Say What Again
Sep 16, 2020


Last week a federal judge in New York struck down a significant portion of the U.S. Department of Labor (DOL) joint employer rule, which had narrowed the situations in which multiple businesses can be held liable for violations under the federal Fair Labor Standards Act (FLSA) for failing to pay minimum wages and overtime to workers.  This ruling effects franchisees, staffing companies, private equity companies, and any company that can have indirect control over another business.



During the Obama administration, the DOL adopted a new vertical test for determining joint employment.  The “economic realities” of a business' relationship with a given worker determined if a secondary business is an employer of the worker.  One franchise trade association estimated that the broader definition of joint employer costs $33.3 billion annually to franchisors in legal fees and other expenses.  In January 2020, the Trump administration released a final rule that would roll back this interpretation of the joint employer test and instead adopted a four-factor balancing test, which became effective in March 2020. 



The U.S. District Court of Southern District of New York found the Trump rule conflicted with the FLSA and the new four-factor test was unduly narrow.  It also found the rule arbitrary and capricious since it did not adequately explain why it departed from its prior interpretations and did not adequately consider the rule’s cost to workers.  One study estimated the rule would cost workers $1 billion per year in lost wages. The court determined that this portion of joint employer rule violated the Administrative Procedures Act (APA) and is invalid.



The ruling preserved the DOL’s standard for horizontal employment, or when a worker has separate employment relationships with multiple businesses that are associated with each other.  The ruling now creates uncertainty and confusion for employers on how to determine vertical joint employment.  It is anticipated that the DOL will appeal this decision.  We’ll keep reporting on any developments.




A federal judge ruled on Monday that Pennsylvania’s coronavirus orders, which shut down the state, closed businesses, and limited gatherings, were unconstitutional.  The court found the COVID-19 orders violate the First Amendment right to freedom of assembly and the due process and equal protection clauses of the 14th Amendment.  Prior to ruling, Pennsylvania had already lifted most of the coronavirus restrictions but still limited indoor gatherings to 25 people, outdoor gatherings to 250 people, and indoor dining to 25 percent capacity.   Gov. Tom Wolf said he will appeal the ruling.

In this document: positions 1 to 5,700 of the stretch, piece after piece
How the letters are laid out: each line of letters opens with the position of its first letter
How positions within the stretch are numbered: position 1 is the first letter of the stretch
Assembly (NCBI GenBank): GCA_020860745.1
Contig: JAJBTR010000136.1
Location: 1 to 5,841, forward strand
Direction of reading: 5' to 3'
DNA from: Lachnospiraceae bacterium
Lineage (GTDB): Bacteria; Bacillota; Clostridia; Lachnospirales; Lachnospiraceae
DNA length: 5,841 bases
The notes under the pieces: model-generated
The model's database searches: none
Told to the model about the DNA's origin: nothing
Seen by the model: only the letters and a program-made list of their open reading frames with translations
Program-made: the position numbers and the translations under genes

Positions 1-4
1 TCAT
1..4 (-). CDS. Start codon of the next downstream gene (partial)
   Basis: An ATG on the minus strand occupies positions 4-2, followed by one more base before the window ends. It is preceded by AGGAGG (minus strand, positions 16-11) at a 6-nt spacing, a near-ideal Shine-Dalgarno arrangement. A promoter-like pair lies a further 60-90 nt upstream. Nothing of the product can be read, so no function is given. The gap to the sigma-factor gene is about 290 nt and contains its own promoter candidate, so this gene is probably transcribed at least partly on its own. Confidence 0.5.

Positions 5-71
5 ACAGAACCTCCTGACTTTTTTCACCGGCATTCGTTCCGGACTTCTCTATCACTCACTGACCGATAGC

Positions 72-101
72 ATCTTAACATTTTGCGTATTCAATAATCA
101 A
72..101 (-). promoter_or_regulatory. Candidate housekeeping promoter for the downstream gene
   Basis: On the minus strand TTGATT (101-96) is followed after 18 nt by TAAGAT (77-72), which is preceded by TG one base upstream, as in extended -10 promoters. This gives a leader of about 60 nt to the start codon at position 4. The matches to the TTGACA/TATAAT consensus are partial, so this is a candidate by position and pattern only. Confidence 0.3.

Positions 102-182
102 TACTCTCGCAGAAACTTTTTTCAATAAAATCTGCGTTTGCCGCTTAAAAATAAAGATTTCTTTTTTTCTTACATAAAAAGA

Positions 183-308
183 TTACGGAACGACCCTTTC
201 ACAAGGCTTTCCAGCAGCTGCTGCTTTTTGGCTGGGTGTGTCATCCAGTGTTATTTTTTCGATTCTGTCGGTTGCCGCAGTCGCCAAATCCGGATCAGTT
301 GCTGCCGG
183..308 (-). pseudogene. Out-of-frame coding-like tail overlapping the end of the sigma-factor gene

This week New Jersey Gov. Phil Murphy signed a new COVID-19 presumption bill into law.  The bill creates a rebuttable presumption that the contraction of COVID-19 by an essential employee is work-related.  Essential employees includes health care workers, public safety workers, and any essential worker as defined by executive orders during the pandemic.  The law is effective retroactively to March 9, 2020.


Making Our Way Around the Country


The High Court of Justice in London found in favor of policyholders’ arguments on a majority of key issues in a complex business interruption lawsuit.  The ruling is estimated to affect 370,000 businesses and billions in insurance claims.  Britain’s Financial Conduct Authority (FCA) brought a test case against insurers to clarify the types of business interruption policy wordings should pay out for closures and disruption caused by the pandemic.  It is estimated that the case could affect more than 60 insurers and 700 different types of policies because many insurance policies have similar wording.  We’ll keep reporting on business interruption ligation as it makes its way through the courts. 



Last Friday, the U.S. Dept. of Labor (DOL) announced a new temporary rule revising the DOL’s regulations on the Families First Coronavirus Response Act (FFCRA).  This follows the Aug. 3, 2020 decision by a federal court invalidating several provisions of the DOL’s original rule.  The new rule reaffirms that FFCRA leave is only available to employees if work would otherwise be available to them.  It also reaffirms that when intermittent leave is available under FFCRA, the employee must obtain employer approval to take intermittent leave.  Under the new rule, employees must provide notice and required documentation as soon as practicable rather than “prior to” taking FFCRA leave.  Finally, the new rule provides a new definition of “health care provider.”  The new rule goes into effect Sept. 16, 2020 and will continue through Dec. 31, 2020, when entitlement to FFCRA leave currently ends.



Or Shanah Tovah!  The celebration of the Jewish New Year, Rosh Hashanah, begins at sundown on Friday.  It begins a period of self-reflection.  During these unprecedented times, we wish you an abundance of apples and honey.  Stay safe, stay well, and stay connected.


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